The Riley Community Consolidated School District #18 Board of Education discussed the 2010 tax levy, transportation, state funding, and school consolidation at the school board meeting on April 20 in the school library.

Tax Levy

The board adjusted the limiting rates for tax year 2010 levy, which provides the funding for school year 2011-2012, at the meeting.

Under the property tax law, school districts are permitted to adjust the rates in the spring to make sure the dollars requested through the levy process are placed in the appropriate fund, said Jerry Trickett, Superintendent of District #18. Trickett said there are nine individual fund accounts--four of the most notable funds include education, transportation, building, and special education, within the accounting system.

“Dollars are requested from the local taxpayer via a levy process in December, annually,” he said. “The amount of taxes a district receives is estimated until the county clerk’s office confirms the actual extension of dollars a school district will receive in the spring. Generally, the district extension is for less money than originally requested for each of the funds. A board will be given the opportunity a take the limited rates and adjust the rate-- not raising the rate or dollars, but moving the dollars from fund to fund more or less, to distribute the money among the nine funds to better meet the district’s financial obligations.”

The district requested $3,528,000 for the 2011 to 2012 school year in the December levy, Trickett said.

“In April, the district was notified their extension,” he said. “The money collected from taxpayers and sent on to the school district, was $3,469, 833. The district was extended $3,360,561 for the 2010 to 2011 school year.”

The tax cap limits the increase in total extensions to the lesser of 5 percent or the rate of inflation, as measured by the Consumer Price Index (CPI), Trickett said.

“In 2009, the CPI was .1 percent; and for 2010, it was 2.7 [percent],” he said.

“Higher increases must be approved by referendum; and in a tax capped district, the total tax rate for the operating funds adjusts.”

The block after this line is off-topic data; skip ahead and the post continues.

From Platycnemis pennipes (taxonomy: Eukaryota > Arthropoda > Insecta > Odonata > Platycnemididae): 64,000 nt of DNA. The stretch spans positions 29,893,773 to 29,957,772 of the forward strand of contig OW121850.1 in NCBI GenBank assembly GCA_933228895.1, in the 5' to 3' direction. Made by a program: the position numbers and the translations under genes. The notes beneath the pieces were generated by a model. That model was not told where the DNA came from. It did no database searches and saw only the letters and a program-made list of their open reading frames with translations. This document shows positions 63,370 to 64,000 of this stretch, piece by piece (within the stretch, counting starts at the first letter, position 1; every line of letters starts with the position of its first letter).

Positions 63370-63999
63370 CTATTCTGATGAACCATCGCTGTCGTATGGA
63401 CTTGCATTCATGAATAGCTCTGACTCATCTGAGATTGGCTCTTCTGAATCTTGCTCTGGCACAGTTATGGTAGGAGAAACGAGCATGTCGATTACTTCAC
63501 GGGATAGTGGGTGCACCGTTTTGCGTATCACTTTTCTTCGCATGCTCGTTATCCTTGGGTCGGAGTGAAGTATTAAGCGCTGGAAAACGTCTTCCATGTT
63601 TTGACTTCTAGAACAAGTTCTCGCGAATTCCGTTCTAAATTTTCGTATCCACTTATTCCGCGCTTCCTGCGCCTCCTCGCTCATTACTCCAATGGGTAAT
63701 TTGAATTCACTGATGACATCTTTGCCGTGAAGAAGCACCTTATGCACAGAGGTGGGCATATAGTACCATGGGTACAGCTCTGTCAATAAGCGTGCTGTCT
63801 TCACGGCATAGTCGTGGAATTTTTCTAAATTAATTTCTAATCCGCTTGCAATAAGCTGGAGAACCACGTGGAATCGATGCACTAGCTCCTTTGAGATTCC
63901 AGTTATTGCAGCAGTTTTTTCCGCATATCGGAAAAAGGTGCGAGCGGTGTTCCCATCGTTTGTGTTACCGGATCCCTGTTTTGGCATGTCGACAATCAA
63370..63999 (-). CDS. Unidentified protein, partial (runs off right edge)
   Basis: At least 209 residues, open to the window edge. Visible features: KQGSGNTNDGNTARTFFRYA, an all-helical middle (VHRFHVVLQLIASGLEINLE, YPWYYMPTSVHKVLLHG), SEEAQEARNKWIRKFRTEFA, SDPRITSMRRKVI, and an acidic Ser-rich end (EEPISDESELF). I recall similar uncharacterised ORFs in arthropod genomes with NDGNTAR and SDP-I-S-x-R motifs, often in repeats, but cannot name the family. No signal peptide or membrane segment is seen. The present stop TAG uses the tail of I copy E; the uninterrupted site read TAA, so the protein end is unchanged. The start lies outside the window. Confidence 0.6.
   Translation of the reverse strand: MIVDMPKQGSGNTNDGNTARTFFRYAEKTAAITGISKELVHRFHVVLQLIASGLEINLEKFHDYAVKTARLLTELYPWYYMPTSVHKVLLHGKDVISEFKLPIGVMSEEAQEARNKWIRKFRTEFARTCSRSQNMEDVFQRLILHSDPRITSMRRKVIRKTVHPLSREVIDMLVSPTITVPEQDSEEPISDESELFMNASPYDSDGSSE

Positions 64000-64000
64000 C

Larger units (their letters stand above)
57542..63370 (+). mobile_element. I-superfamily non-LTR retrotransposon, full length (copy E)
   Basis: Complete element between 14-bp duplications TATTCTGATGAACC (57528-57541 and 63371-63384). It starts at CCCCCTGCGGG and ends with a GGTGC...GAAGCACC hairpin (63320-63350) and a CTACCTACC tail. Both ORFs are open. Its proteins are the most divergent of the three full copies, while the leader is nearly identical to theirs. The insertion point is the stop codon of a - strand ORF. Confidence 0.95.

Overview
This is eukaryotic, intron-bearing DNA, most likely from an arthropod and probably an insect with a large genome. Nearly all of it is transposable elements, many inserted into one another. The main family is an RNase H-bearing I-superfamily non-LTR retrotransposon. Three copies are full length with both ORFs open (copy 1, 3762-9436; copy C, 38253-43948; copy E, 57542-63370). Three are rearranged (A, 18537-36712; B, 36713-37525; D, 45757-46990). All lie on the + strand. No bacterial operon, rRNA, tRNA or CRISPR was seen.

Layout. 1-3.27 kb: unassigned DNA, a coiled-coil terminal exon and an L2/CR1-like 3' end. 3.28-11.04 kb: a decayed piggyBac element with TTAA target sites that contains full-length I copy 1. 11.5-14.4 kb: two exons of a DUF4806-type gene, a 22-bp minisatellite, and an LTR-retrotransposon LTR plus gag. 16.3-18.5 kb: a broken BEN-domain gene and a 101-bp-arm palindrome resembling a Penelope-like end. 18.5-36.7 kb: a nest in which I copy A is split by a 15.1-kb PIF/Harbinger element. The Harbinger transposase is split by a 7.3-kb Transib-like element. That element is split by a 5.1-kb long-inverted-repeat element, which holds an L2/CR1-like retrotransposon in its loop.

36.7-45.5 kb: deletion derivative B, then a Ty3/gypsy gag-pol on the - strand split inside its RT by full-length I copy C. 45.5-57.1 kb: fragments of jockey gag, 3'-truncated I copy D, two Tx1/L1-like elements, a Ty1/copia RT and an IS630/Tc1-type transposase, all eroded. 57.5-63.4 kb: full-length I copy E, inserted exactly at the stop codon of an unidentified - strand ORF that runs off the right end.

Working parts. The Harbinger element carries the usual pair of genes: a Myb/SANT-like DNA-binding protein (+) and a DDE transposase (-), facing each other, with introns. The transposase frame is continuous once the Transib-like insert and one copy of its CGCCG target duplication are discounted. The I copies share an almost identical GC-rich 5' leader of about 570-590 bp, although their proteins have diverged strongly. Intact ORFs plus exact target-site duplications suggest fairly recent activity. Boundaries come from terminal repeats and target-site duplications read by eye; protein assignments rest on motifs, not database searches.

Transporation, State Funding, and Consolidation

The school board also discussed transportation and state reimbursements and the impact on the district.

In the 2009 to 2010 school year, the district had $356,450 in transportation expenses, Trickett said.

“Generally, the State of Illinois will reimburse a school district somewhere between 85 percent to 100 percent of reimbursable expenses,” he said. “For 2010 to 2011, the governor would like to reduce this to 50 percent or 50 cents for every dollar reimbursable to the district. Riley CCSD #18 received 135,000 reimbursements in Fiscal Year 2010 from the state. However, for Fiscal Year 2012, the district would only see half of the 135,000 reimbursed under Governor Quinn’s proposal. This will cause the district to use more of its local revenue to pay for transporting students to school rather than for their education.”

Kurt Schnable, a board member for District #18, said this is, “an insult to the taxpayer.”

“When the state provides so little funding to District #18 right now; and they arbitrarily decide to reduce transportation funding in the neighborhood of 35 percent to 50 percent, [with the price of diesel bus fuel], it tells me they are trying to balance their own state budget deficit, (at bankruptcy spending levels), on the backs of our, (and all other predominately-locally funded school districts’), local residents.”

Schnable said the state has hiked personal and corporate tax rates recently to, “the detriment of all who work in Illinois or employ people in Illinois.”

“The state is also raking in record gasoline tax revenue due to the current high price,” he said. “The fact that they receive a ‘percentage’ tax, not just [a] fixed amount per gallon or in cents. The higher gas prices go, the more they receive. Now, they are cutting our school transportation funding at the same time. This is a clear indication to me as to why Governor Quinn’s recent plans to actively pursue school consolidation into massive school district’s cannot and will not ever work to the benefit of the local school district residents of the State of Illinois, wherever they live. I believe it is a simple political power grab to create more opportunities for corruption and control of people’s lives.”

Schnable said that in his opinion, “bigger government is not better government.”

“Bigger government is less accountable government than local government,” he said. “We have to ‘comply’ with their rules and regulations, no matter what. Whether the laws they put on the books are good or bad does not matter. They, however, can ‘bend the rules’ for themselves whenever they want to, with no accountability.” Schnable said the state has a balanced budget amendment in its constitution which has, “obviously been routinely ignored for many years.”

“Why is there no accountability?,” he said. “I would suggest that the state get its own house in order before they try to take on the task of running our schools at the local level. Something is very wrong with this entire scenario; and it appears as though it will not get better anytime soon.

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